It wasn’t meant to be this way. Remember how, last December, the UN security council unanimously voted for a resolution designed to end the civil war and provide Syria with a new government? The accord was hailed as a major step towards peace. “This council is sending a clear message to all concerned,” said John Kerry, “that the time is now to stop the killing in Syria”. A 17-nation International Syria Support Group was officially tasked with a process leading to political change in Syria. It called for “credible, inclusive and nonsectarian governance” within six months, and “free and fair elections, pursuant to a new constitution” within 18 months.
Now all the UN seems able to do is wait for the Al Assad regime to give clearance for aid deliveries to the very cities and areas that its forces besiege. Earlier this month, in another humiliation of the UN, the Al Assad regime made sure only anti-lice shampoo, mosquito nets and vaccines were allowed into the town of Darayya, under siege since 2012. This week some food did finally arrive — which made headlines as if it were a major breakthrough. Yet 600,000 Syrians are still besieged.
Much has been said about the supposedly waning power of the US. And it is hard to disagree that a solution in Syria can be found only if there is a degree of cooperation from Russia. Despite its announcement in March that it was pulling out, Russia has entrenched itself in the conflict, capitalising on the certainty that the Obama administration wanted as little involvement as possible.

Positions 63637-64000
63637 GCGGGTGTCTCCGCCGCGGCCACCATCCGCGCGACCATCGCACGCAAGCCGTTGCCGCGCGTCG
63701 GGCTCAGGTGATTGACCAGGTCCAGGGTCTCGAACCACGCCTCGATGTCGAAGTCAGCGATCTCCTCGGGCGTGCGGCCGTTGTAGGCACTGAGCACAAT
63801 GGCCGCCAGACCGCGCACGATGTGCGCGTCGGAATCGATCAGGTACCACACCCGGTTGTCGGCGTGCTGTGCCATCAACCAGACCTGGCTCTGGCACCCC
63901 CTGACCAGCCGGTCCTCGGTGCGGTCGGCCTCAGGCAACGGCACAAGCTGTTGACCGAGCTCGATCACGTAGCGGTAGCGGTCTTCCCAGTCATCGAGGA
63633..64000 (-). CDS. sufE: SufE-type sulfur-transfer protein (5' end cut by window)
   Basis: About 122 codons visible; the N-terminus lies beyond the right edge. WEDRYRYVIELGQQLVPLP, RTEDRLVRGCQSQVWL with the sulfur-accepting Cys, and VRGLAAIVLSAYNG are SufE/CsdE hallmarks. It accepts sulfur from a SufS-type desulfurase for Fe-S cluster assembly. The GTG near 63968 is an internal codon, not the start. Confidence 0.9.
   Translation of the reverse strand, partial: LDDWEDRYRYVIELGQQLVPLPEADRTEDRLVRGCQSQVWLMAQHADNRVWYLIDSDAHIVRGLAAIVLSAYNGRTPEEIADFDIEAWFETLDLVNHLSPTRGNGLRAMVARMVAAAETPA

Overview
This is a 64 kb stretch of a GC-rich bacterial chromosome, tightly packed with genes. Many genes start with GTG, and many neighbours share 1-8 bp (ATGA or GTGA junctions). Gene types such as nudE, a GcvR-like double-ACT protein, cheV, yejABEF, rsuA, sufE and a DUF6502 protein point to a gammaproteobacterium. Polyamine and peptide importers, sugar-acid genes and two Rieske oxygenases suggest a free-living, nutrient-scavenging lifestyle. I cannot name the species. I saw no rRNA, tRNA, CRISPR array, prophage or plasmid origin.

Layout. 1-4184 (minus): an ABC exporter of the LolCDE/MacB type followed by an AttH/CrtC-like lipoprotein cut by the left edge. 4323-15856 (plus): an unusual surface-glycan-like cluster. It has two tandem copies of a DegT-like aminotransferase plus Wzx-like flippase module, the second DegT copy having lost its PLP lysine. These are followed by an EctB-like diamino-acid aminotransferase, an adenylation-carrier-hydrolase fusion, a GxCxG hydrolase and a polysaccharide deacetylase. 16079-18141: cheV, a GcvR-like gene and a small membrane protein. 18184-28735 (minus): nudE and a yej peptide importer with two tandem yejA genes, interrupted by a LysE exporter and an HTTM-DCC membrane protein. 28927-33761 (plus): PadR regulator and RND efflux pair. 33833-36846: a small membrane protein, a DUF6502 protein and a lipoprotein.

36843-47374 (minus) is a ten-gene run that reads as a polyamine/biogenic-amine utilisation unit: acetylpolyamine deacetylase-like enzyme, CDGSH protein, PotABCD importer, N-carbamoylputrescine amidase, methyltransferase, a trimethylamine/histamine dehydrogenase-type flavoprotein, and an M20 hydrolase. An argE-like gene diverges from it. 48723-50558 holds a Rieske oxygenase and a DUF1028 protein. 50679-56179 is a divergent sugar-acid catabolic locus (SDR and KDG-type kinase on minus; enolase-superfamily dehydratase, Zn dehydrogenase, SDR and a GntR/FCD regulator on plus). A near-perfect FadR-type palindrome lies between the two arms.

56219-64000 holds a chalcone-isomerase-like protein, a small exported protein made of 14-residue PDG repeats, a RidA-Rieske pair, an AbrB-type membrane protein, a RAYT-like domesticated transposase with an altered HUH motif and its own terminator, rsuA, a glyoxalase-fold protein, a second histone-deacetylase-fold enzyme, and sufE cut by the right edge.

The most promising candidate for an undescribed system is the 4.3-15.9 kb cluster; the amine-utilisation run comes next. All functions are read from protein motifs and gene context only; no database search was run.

By deploying planes and air-defence systems, Russia has created a no-fly zone suited to its own interests and those of the Al Assad regime it protects — not for the protection of civilians. Surely, after months of diplomatic stalemate, it is obvious that the only thing Russia has provided in Syria is more attacks on civilian populations — as in Aleppo, where its air strikes have been concentrated in recent weeks, not in the Daesh strongholds in the east.
Europe’s power is, of course, dwarfed by US might. But it isn’t nonexistent, if it could only get its act together. Europe has more at stake in Syria than the US does because of the ways its domestic politics and security have been directly affected by the war. Getting to grips with this reality must be a priority for Europeans before it’s too late. Russia is Europe’s neighbour, and Europe should find the muscle to exert leverage on Putin. He won’t bow to smiles, but he has a difficult economic situation on his hands.
Maybe talk of new European sanctions, this time focused on Russia’s attitude in Syria? There are no easy solutions. But as long as the US and Russia are alone at the negotiating table, European interests will suffer. Not to mention those of Syrian civilians.
— Guardian News & Media Ltd
Natalie Nougayrede is former executive editor and managing editor of Le Monde